• product life cycles
  • government research funding
  • changes in Internet  use – service disintermediation, video and voice delivery, social networks
  • mobile telephony penetration and development – mobile applications, geolocation, near field communications
  • automation


An added facet to the original PEST model, this is in response to the increasing importance of the regulation and legislation on operations.  Maturity and appropriate enforcement of financial regulations will often form the baseline analysis for foreign direct investment.

  • tax law
  • trade
  • employment
  • security
  • resource acquisition


The second addition to the PEST model, this item also reflects the importance of environmental issues on nearly the operations of nearly any organization.  Some firms are adopting environmental impact as a key differentiator in their strategic development.

  • local regulation
  • international treaties
  • public perception
  • local climate concerns
  • client values


Again, like the SWOT, the PESTLE framework provides a tool to help you in guiding your discussion of the important external factors that can impact your organization.  However, some of the same weaknesses persist:

  • It is a “snapshot” analysis – findings will change over time, sometimes from day-to-day.
  • It will be as variable as the number of people involved in the discussion.
  • Be careful not to make sweeping judgments of future states on small data sets.

However, this can be a valuable tool in directing the analysis when used appropriately.  In fact, the SWOT – fuelled by the PESTLE – can be very effective in driving Scenario Planning activities.

If you would like to dig deeper into this tool, the RapidBI website has an excellent discussion and template for using the PESTLE Analysis.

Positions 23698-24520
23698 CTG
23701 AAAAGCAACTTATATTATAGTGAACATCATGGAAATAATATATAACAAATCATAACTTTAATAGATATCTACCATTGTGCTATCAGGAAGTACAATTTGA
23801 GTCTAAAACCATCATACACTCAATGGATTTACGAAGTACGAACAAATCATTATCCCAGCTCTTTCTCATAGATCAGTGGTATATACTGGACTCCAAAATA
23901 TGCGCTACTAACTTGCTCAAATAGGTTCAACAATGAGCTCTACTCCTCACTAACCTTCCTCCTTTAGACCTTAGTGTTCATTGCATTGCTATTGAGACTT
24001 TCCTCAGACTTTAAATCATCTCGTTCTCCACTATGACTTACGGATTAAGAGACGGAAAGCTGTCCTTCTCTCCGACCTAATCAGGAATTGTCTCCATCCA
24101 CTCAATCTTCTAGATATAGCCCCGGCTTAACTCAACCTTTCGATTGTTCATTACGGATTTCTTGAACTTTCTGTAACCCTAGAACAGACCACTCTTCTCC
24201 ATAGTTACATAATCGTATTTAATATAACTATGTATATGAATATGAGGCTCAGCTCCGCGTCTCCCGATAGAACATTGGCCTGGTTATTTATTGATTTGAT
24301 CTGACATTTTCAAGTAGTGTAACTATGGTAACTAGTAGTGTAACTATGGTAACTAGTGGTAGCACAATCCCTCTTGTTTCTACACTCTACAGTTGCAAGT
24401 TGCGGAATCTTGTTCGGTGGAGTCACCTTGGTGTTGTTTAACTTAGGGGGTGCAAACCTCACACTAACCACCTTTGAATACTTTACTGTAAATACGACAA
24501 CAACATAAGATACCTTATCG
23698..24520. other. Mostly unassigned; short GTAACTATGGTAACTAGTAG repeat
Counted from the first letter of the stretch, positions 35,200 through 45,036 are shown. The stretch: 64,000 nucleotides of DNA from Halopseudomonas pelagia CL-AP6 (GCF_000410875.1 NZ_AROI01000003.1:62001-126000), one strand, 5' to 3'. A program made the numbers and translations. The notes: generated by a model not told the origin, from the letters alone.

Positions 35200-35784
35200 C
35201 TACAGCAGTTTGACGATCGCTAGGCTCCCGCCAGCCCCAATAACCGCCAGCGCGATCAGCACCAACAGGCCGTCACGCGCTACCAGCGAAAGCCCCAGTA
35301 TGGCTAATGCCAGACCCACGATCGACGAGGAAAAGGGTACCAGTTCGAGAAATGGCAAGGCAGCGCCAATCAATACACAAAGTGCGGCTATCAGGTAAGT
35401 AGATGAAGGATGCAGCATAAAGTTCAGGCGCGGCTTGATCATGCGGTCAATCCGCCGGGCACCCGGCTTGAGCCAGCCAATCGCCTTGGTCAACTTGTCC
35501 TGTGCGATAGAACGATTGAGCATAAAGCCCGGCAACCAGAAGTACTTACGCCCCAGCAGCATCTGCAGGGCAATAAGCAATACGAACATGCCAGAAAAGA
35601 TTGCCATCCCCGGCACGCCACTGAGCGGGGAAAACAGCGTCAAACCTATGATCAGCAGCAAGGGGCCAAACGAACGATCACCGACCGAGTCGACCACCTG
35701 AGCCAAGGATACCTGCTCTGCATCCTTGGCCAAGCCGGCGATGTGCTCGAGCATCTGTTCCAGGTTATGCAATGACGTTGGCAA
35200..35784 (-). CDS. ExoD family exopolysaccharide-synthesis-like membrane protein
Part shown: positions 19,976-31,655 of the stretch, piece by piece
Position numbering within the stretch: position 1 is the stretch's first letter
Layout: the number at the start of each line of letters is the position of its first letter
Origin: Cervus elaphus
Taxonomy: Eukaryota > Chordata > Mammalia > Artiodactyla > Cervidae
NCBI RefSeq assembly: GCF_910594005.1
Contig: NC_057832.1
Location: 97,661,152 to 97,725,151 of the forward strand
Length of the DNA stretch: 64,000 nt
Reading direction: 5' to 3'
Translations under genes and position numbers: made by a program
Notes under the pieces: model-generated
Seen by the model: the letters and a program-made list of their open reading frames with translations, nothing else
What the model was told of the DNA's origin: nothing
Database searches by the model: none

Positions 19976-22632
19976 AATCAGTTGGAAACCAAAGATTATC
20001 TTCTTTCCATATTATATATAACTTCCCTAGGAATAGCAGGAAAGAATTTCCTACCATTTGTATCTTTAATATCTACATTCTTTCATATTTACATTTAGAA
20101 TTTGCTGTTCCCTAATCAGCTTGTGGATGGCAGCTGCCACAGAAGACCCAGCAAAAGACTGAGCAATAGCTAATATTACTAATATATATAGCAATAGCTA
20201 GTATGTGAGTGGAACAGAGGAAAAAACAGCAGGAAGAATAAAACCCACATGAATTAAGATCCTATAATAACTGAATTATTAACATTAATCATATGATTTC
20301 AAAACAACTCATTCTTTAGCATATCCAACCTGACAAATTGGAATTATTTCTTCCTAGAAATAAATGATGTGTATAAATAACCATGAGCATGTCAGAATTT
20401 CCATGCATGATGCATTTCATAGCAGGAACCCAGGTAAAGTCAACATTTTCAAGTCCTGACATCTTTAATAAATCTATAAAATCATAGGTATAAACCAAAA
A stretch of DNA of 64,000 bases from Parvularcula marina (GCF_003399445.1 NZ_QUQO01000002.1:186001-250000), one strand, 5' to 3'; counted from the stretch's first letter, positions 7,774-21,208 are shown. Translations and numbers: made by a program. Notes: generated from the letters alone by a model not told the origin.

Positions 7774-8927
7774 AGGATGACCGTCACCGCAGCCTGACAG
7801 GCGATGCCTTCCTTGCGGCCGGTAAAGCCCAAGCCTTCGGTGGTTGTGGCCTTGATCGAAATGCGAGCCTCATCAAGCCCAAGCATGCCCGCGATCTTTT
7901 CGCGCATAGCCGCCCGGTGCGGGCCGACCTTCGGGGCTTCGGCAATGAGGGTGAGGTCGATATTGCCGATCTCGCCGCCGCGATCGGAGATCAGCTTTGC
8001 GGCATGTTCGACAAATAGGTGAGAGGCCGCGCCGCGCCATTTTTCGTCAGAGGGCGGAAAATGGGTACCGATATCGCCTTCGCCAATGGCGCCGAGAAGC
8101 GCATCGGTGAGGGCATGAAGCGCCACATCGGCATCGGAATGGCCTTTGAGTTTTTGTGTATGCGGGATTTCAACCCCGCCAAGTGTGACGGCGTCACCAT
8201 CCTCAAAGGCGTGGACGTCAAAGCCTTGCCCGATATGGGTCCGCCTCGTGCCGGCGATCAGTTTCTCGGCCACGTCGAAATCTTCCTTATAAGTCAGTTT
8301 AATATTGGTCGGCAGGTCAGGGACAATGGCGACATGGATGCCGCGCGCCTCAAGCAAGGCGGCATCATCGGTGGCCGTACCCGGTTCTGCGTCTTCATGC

note: this post originally appeared on the Delta Blog, 15 March 2011

Are Your Employees Engaged? Are You Engaging Your Employees?

The discussion around employee engagement has been loud – and growing to deafening proportions – over the past several years.

Employee engagement has become the metric of preference (pdf) for HR and OD professionals as high engagement has been linked to remarkable profits, productivity, retention, and client engagement, while active disengagement leads to significant losses on multiple fronts.  In fact, our own Greg Tricklebank notes that, “Given the strategic importance of Employee Engagement as an internal management lever, it is worth some effort to understand and measure it as accurately as possible.”

The Treasury Board of Canada Secretariat specifically breaks out Employee Engagement as one of the key components of the Management Accountability Framework.  And the Clerk of the Privy Council, Wayne Wouters, points to Employee Engagement as one the top five priorities for in 2010-11 in his Annual Report to the Prime Minister.

Given all of the hype regarding the importance of engaged employees, the question that quickly follows for most managers: “how do I measure employee engagement in my organization?”

Don’t Re-invent the Wheel

A small amount of time spent researching this topic will reveal a seeming constellation of options and opinions.  However, there are a couple of proven resources with deep statistical validation to support their use that have been created by Gallup Consulting and The Conference Board.

The Gallup instrument:

  1. I know what is expected of me at work.
  2. I have the materials and equipment I need to do my work right.
  3. At work, I have the opportunity to do what I do best every day.
  4. In the last seven days, I have received recognition or praise for doing good work.
  5. My supervisor, or someone at work, seems to care about me as a person.
  6. There is someone at work who encourages my development.
  7. At work, my opinions seem to count.
  8. The mission/purpose of my company makes me feel my job is important.
  9. My associates (fellow employees) are committed to doing quality work.
  10. I have a best friend at work.
  11. In the last six months, someone at work has talked to me about my progress.
  12. This last year, I have had opportunities at work to learn and grow.

The Conference Board “Employee Engagement Barometer”:

  1. I am proud to work for (company name).
  2. Overall, I enjoy working for my immediate supervisor.
  3. My job gives me a feeling of accomplishment.
  4. Overall, I am satisfied with my job.
  5. My job is interesting.
  6. I am motivated to contribute more than what is expected of me in my job.
  7. I am not currently planning on leaving (company name).